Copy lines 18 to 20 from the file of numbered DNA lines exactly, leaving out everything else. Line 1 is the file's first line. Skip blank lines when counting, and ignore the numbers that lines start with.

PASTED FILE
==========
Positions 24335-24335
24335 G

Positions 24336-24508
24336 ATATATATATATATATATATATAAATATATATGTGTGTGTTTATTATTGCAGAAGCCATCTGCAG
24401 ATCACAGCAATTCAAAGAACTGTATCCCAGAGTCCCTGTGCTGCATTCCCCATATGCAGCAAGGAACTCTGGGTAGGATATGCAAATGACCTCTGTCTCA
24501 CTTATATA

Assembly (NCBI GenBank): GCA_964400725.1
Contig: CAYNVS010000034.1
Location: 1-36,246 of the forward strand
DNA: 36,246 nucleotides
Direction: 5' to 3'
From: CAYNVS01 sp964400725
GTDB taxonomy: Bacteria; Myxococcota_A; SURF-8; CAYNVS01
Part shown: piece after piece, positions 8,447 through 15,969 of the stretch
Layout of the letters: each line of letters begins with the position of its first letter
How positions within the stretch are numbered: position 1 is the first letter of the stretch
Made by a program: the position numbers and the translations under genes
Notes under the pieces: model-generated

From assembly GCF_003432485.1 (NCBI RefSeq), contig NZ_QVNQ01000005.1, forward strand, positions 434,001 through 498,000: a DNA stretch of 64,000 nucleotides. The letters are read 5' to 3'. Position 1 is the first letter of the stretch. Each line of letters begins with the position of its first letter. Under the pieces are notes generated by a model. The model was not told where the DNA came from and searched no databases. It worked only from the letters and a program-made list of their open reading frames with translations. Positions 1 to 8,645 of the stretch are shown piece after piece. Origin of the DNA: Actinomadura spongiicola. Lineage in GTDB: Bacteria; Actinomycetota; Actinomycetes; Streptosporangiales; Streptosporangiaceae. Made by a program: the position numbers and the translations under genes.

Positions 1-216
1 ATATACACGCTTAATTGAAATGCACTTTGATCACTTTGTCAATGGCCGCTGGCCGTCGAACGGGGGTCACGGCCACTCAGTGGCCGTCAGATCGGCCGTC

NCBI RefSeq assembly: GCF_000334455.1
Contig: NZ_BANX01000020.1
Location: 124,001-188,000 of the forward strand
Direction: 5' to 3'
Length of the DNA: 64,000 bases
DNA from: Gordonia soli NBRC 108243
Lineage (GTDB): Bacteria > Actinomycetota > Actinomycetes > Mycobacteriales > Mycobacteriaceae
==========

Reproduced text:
Notes under the pieces: model-generated

From assembly GCF_003432485.1 (NCBI RefSeq), contig NZ_QVNQ01000005.1, forward strand, positions 434,001 through 498,000: a DNA stretch of 64,000 nucleotides. The letters are read 5' to 3'. Position 1 is the first letter of the stretch. Each line of letters begins with the position of its first letter. Under the pieces are notes generated by a model. The model was not told where the DNA came from and searched no databases. It worked only from the letters and a program-made list of their open reading frames with translations. Positions 1 to 8,645 of the stretch are shown piece after piece. Origin of the DNA: Actinomadura spongiicola. Lineage in GTDB: Bacteria; Actinomycetota; Actinomycetes; Streptosporangiales; Streptosporangiaceae. Made by a program: the position numbers and the translations under genes.

Positions 1-216